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ClairCity: Citizen-led air pollution reduction in cities

Prosjektdeltakerne i ClariCIty
Project leader Svein Knudsen with senior system developers Mirjam Fredriksen and Håvard Vika Røen Photo: Ingunn Trones, NILU

From the NILU Annual Report 2019: The ClairCity project aims to increase awareness about air pollution and carbon emissions in cities by looking at how people’s behaviour contributes to the problems. Unlike many other projects, ClairCity focuses on involving citizens in deciding on the best solutions, since citizens are among those ultimately affected by poor air quality and climate change.

“We got in contact with as many citizens as possible to better understand their motives and the choices they make regarding environmentally friendly behaviour”, says Svein Knudsen, senior scientist at NILU. Knudsen works at NILU’s Innovation Department and is NILU’s project lead for ClairCity.

Co-creating solutions

“We also wanted to know more about citizens’ viewpoints about how to solve problems related to air pollution and climate change”, Knudsen continues. “This is why we developed engaging resources, such as an app and a game, to facilitate interactions with non-scientists. We have been creative how we engaged with citizens, encouraging them to have their say.”

The results have been used in the development of solutions for each partner city, based on individual air pollution models. The ClairCity scientists also used research on the different policy and governance landscapes to ensure that their solutions would be incorporated into the decision-making processes in each partner city.

An innovative engagement process based on citizen-led scenarios resulted in a range of different political options. NILU was involved in the scenario development and compiling the final report about these activities.

“NILU had several tasks in this project”, explains Knudsen. “Our scientists have been working on assessing the health impact of particulate matter (PM) and NO2 in the participating cities and urban regions. This assessment is a crucial part of the ClairCity generic model and can be applied to any other city.”

NILU’s second main task was running the innovation process that defines products and services from the project and makes them available to a broad range of potential customers after the project is completed. The third main task was to develop the GreenAnt system. Its scope is to map citizens’ travel patterns and changes in these patterns due to measures taken by the municipality.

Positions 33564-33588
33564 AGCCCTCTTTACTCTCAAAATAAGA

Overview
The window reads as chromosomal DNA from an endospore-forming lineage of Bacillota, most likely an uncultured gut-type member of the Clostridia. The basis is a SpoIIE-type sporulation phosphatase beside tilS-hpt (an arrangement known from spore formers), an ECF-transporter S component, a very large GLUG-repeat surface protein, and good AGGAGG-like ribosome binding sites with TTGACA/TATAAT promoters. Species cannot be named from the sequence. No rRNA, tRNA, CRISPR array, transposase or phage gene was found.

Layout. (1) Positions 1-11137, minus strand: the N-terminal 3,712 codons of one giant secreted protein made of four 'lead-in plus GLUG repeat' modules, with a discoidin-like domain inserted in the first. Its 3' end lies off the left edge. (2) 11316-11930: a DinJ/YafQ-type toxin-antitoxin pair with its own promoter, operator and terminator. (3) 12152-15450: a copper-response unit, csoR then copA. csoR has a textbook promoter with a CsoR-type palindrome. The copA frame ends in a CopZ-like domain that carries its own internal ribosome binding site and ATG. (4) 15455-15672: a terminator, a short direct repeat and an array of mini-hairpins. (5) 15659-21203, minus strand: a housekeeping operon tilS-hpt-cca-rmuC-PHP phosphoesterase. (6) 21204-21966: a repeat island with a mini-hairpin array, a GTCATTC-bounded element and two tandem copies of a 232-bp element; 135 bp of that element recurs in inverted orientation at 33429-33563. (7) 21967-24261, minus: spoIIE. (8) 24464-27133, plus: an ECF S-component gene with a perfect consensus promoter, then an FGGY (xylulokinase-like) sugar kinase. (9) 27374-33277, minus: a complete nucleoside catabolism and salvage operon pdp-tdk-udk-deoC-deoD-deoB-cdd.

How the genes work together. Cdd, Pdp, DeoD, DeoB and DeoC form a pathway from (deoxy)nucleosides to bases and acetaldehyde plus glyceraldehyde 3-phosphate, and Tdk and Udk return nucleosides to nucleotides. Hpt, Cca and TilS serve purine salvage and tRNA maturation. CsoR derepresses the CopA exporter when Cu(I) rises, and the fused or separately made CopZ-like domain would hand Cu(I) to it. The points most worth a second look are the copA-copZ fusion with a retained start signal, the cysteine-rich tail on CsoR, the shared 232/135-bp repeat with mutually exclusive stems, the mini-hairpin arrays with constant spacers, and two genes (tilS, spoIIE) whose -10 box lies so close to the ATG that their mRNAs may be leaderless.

Learn from the ants – become a smart and green traveller

Ants are constantly on the move, finding the smartest route to reach their goal. That inspired both the name and the concept behind the GreenAnt system. GreenAnt consists of two parts – a web page for creating a user profile and accessing data, and a smartphone application for data collection.

After development and extensive testing at NILU, GreenAnt has also been tested in the different ClairCity partner cities/regions. Receiving user input and engaging users in testing the system’s functionality has been very useful.

“GreenAnt offers a wide selection of application options”, explains Mirjam Fredriksen. She and Håvard Vika Røen are the senior system developers behind the GreenAnt app.

“The system has been designed to provide insight into people’s daily travel habits, and their reaction to changes. It visualises how people’s travelling behaviour causes air pollution and contributes to GHG emissions. The system also indicates areas of high air pollution, helping people avoid travelling in zones where exposure can be high. Through this, people can be motivated to not use their car because of high pollution emissions.”

GreenAnt can also be used for strategic planning of activities and in campaigns run by governmental entities, NGOs, service providers, and industry. For instance, if a municipality wants to close a road for general traffic, GreenAnt can be used as tool to analyse changes in people’s behaviour before and after the road closure.

“We see a lot of potential in the GreenAnt system”, Fredriksen concludes. “It can basically be used anywhere to quantify change. This opens up for many options and will keep the system alive beyond the official end of the project.”